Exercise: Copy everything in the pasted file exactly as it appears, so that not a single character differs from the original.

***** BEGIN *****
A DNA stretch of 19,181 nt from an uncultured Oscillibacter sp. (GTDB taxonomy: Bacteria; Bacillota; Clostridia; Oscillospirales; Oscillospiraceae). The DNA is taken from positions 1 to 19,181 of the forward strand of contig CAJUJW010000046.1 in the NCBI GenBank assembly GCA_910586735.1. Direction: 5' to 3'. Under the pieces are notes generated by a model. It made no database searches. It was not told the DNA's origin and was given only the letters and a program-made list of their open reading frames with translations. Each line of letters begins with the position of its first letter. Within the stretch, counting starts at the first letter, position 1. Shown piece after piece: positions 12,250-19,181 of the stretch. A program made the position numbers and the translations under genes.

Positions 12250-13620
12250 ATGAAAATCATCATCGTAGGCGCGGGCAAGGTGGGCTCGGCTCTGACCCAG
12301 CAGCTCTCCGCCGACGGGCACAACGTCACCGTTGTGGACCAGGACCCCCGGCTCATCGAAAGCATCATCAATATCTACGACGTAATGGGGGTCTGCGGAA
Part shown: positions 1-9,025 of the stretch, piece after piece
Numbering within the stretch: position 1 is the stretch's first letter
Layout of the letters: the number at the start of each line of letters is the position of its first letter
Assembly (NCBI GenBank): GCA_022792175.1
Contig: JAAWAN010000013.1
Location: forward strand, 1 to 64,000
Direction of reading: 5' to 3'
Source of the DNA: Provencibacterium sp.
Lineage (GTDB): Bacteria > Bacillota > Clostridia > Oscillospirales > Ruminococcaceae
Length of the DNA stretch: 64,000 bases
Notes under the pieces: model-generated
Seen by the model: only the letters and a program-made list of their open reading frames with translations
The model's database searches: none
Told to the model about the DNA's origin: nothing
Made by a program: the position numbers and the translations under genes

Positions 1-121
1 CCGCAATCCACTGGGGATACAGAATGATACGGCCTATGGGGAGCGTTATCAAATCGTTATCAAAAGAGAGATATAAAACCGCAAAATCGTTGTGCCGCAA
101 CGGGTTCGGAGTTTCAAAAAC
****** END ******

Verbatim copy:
A DNA stretch of 19,181 nt from an uncultured Oscillibacter sp. (GTDB taxonomy: Bacteria; Bacillota; Clostridia; Oscillospirales; Oscillospiraceae). The DNA is taken from positions 1 to 19,181 of the forward strand of contig CAJUJW010000046.1 in the NCBI GenBank assembly GCA_910586735.1. Direction: 5' to 3'. Under the pieces are notes generated by a model. It made no database searches. It was not told the DNA's origin and was given only the letters and a program-made list of their open reading frames with translations. Each line of letters begins with the position of its first letter. Within the stretch, counting starts at the first letter, position 1. Shown piece after piece: positions 12,250-19,181 of the stretch. A program made the position numbers and the translations under genes.

Positions 12250-13620
12250 ATGAAAATCATCATCGTAGGCGCGGGCAAGGTGGGCTCGGCTCTGACCCAG
12301 CAGCTCTCCGCCGACGGGCACAACGTCACCGTTGTGGACCAGGACCCCCGGCTCATCGAAAGCATCATCAATATCTACGACGTAATGGGGGTCTGCGGAA
Part shown: positions 1-9,025 of the stretch, piece after piece
Numbering within the stretch: position 1 is the stretch's first letter
Layout of the letters: the number at the start of each line of letters is the position of its first letter
Assembly (NCBI GenBank): GCA_022792175.1
Contig: JAAWAN010000013.1
Location: forward strand, 1 to 64,000
Direction of reading: 5' to 3'
Source of the DNA: Provencibacterium sp.
Lineage (GTDB): Bacteria > Bacillota > Clostridia > Oscillospirales > Ruminococcaceae
Length of the DNA stretch: 64,000 bases
Notes under the pieces: model-generated
Seen by the model: only the letters and a program-made list of their open reading frames with translations
The model's database searches: none
Told to the model about the DNA's origin: nothing
Made by a program: the position numbers and the translations under genes

Positions 1-121
1 CCGCAATCCACTGGGGATACAGAATGATACGGCCTATGGGGAGCGTTATCAAATCGTTATCAAAAGAGAGATATAAAACCGCAAAATCGTTGTGCCGCAA
101 CGGGTTCGGAGTTTCAAAAAC